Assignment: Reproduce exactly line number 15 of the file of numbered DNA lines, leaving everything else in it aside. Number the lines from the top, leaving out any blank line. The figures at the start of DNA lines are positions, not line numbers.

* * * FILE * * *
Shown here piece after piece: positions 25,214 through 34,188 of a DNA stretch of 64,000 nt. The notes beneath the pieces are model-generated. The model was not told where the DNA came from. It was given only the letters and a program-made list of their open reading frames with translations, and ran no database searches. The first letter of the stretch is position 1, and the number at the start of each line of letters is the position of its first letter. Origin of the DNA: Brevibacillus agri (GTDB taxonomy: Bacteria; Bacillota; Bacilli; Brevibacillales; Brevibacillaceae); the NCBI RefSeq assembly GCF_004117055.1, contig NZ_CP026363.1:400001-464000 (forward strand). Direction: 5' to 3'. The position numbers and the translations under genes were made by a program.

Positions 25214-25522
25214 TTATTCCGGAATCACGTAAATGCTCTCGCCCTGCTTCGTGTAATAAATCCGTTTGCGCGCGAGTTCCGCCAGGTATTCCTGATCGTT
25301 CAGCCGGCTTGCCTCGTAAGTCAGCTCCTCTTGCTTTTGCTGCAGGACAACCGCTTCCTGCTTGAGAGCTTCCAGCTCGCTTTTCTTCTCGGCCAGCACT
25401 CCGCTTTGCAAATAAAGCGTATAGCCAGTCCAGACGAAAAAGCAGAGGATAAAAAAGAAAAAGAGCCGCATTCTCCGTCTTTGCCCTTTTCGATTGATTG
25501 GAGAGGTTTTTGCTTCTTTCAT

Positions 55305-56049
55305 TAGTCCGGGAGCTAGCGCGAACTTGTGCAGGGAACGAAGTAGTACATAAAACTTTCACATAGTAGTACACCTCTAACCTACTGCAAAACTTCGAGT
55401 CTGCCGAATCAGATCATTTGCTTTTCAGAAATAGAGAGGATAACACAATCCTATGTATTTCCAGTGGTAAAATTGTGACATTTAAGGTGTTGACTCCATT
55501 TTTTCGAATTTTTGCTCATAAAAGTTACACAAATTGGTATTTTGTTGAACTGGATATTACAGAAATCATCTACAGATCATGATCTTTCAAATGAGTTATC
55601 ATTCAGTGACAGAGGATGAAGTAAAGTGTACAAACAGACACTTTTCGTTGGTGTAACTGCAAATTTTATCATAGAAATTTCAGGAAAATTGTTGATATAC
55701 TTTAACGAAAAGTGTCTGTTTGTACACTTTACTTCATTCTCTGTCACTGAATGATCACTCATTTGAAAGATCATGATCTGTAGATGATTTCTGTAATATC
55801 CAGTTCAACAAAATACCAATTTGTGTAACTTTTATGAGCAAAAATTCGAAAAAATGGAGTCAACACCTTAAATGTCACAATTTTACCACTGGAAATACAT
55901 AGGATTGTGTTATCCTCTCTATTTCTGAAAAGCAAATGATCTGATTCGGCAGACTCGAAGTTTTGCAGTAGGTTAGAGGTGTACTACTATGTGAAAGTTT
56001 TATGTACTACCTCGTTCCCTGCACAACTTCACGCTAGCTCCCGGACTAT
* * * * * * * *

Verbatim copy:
56001 TATGTACTACCTCGTTCCCTGCACAACTTCACGCTAGCTCCCGGACTAT